My blog has been changed to make it more appealing for those who have New England ancestors and want to see the area through photos. Things I’ll include are typical white New England churches, libraries showing their genealogical collection, historical societies, cemeteries, war memorials, in general, anything to do with history.

For four years I’ve blogged mostly about my personal genealogy in New England (Connecticut, Massachusetts, Vermont, and New Hampshire), New York, New Jersey, Michigan, Illinois, Wisconsin, and the Eastern Townships of Quebec, Canada. I still will, can’t forget my own roots.

Please check out the labels on the right side for articles. The header tabs at the top are a work in progress.

Sunday, February 21, 2010

A DAR Chapter named after my Ancestor

When I worked at the DAR, I had access to many books, including one which was kept in the Human Resources room, for applicants to look at.  After I began doing my research, I decided to look at the book, and saw an article about the Hannah Woodruff DAR Chapter in Southington, Connecticut.  During that time, I was working on research on her line,  oh what joy.  Fortunately, I thought to make copies of a few pages from the book, so now, fast forward to a few weeks ago.  While surfing around, I found the book online, digitized by our friend, Google!

The Hannah Woodruff Chapter was organized June 25, 1897 and the Charter was dated November 30, 1897.  From the Chapter Site is the following statement:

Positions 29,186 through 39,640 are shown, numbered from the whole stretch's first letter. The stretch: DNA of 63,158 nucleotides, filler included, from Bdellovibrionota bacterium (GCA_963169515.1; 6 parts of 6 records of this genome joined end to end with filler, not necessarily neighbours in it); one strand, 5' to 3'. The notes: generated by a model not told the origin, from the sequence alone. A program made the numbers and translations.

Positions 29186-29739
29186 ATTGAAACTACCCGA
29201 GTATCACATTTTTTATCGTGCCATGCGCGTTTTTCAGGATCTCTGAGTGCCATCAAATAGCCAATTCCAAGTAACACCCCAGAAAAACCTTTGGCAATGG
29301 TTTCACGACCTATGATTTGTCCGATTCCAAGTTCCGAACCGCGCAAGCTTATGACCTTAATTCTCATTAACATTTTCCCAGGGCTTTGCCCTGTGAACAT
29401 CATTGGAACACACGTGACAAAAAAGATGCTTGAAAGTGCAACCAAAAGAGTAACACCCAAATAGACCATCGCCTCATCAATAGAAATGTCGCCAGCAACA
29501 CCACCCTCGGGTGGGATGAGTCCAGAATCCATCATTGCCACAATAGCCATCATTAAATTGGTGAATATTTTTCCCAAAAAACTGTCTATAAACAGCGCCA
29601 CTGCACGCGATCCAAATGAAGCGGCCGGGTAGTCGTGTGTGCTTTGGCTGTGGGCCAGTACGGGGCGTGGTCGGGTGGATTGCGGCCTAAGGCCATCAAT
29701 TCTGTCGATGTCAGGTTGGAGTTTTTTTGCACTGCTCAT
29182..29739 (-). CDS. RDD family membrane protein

"It was the unanimous decision of the organizing committee to name the chapter for Hannah Woodruff, a granddaughter of Samuel Woodruff, the first white settler of Southington. Hannah Woodruff married Asahel Newell, by whom she had eight children.  Shortly after her husband's death she married Daniel Sloper, a widower with five children, and they soon had a son. This was Hannah's family when her husband, Captain Daniel Sloper, led the Southington company to the Revolutionary War accompanied by her three sons, Solomon, Asahel, and Mark Newell, and two of her husband's sons, Daniel and Ezekiel Sloper.  Thus, Hannah Woodruff saw six men of her family go off to serve in the Revolutionary Army, leaving her to care for the remaining nine children of their combined families. She certainly was a true patriot and heroine of the American Revolution."
Hannah was my 5th great-grandmother.
On Tuesday, March 2, 2010 I will be posting her tombstone photos for Tombstone Tuesday; however I'm showing the plaque at the back of her stone (see 1st picture).  Unfortunately, her stone is completely washed out and almost unreadable, fortunately the 1901 book mentioned herein, showed the tombstone and transcription.
Chapter sketches, Connecticut Daughters of the American Revolution By Connecticut Daughters of the American Revolution  1901, 531 pages.  Pg. 305-314  (great index, and search box to check out  Connecticut names).